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Competition policy, developing countries, and the World Trade Organization

  • Hoekman, Bernard
  • Holmes, Peter

The authors discuss developing country interests in including competition law disciplines in the World Trade Organization (WTO). Developing countries have a great interest in pursuing active domestic competition policy, they conclude, but should do so independent of the WTO. Given the mercantilist basis of multilateral trade negotiations, the WTO is less likely to be a powerful instrument for encouraging adoption of welfare-enhancing competition rules than it is to be a forum for abolishing cross-border measures. Developing countries should therefore give priority to using the WTO to improve market access-to further reduce direct barriers to trade in goods and services.

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Paper provided by The World Bank in its series Policy Research Working Paper Series with number 2211.

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Date of creation: 31 Oct 1999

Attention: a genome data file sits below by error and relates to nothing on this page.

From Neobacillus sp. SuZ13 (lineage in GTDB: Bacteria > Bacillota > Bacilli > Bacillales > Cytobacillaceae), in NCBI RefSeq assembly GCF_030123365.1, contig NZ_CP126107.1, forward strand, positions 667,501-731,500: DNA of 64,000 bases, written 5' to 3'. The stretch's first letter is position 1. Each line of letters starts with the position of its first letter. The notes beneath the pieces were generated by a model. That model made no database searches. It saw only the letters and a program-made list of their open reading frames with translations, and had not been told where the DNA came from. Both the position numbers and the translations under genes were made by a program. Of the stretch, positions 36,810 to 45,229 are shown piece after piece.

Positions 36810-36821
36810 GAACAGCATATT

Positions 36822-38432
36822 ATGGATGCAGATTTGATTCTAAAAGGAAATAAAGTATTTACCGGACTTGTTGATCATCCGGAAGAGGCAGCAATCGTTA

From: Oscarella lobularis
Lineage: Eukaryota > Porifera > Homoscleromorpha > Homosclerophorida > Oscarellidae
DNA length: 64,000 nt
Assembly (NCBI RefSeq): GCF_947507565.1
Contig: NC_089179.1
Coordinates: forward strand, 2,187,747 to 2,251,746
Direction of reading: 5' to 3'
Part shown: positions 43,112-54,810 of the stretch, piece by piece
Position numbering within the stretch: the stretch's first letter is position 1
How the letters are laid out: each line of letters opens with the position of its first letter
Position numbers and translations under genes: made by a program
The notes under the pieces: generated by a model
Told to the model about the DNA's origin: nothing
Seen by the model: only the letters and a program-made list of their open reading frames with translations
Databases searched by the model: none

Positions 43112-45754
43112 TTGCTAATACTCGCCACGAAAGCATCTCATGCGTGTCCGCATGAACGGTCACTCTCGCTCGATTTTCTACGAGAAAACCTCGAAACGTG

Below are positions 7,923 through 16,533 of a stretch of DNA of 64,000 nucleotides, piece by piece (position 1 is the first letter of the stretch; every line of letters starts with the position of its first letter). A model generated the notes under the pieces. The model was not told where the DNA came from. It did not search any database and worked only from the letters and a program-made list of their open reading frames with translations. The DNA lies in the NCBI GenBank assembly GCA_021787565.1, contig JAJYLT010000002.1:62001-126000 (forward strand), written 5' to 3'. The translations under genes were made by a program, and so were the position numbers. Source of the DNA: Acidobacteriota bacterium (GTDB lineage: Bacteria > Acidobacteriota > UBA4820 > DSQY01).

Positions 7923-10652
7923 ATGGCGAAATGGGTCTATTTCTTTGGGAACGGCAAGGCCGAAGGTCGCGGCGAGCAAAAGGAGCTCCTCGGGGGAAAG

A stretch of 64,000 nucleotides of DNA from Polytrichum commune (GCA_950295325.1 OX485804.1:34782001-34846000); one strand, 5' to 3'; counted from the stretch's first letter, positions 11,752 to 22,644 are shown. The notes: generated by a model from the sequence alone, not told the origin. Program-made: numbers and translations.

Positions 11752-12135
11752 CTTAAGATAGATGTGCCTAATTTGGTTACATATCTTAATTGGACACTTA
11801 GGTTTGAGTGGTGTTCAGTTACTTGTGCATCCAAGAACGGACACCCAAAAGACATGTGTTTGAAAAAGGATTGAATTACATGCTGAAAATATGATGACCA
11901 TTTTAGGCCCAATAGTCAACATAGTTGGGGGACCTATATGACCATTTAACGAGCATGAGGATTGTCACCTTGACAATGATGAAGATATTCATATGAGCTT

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Handle: RePEc:wbk:wbrwps:2211
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  1. Bernard M. Hoekman & Petros C. Mavroidis, 1994. "Competition, Competition Policy and the GATT," The World Economy, Wiley Blackwell, vol. 17(2), pages 121-150, 03.
  2. Bernard Hoekman, 1997. "Competition Policy and the Global Trading System," The World Economy, Wiley Blackwell, vol. 20(4), pages 383-406, 07.
  3. Simeon Djankov & Bernard Hoekman, 1998. "Conditions of Competition and Multilateral Surveillance," The World Economy, Wiley Blackwell, vol. 21(8), pages 1109-1128, November.
  4. Peter J. Lloyd, 1998. "Multilateral Rules for International Competition Law?," The World Economy, Wiley Blackwell, vol. 21(8), pages 1129-1149, November.
  5. Keith Maskus, 1998. "The international regulation of intellectual property," Review of World Economics (Weltwirtschaftliches Archiv), Springer, vol. 134(2), pages 186-208, June.
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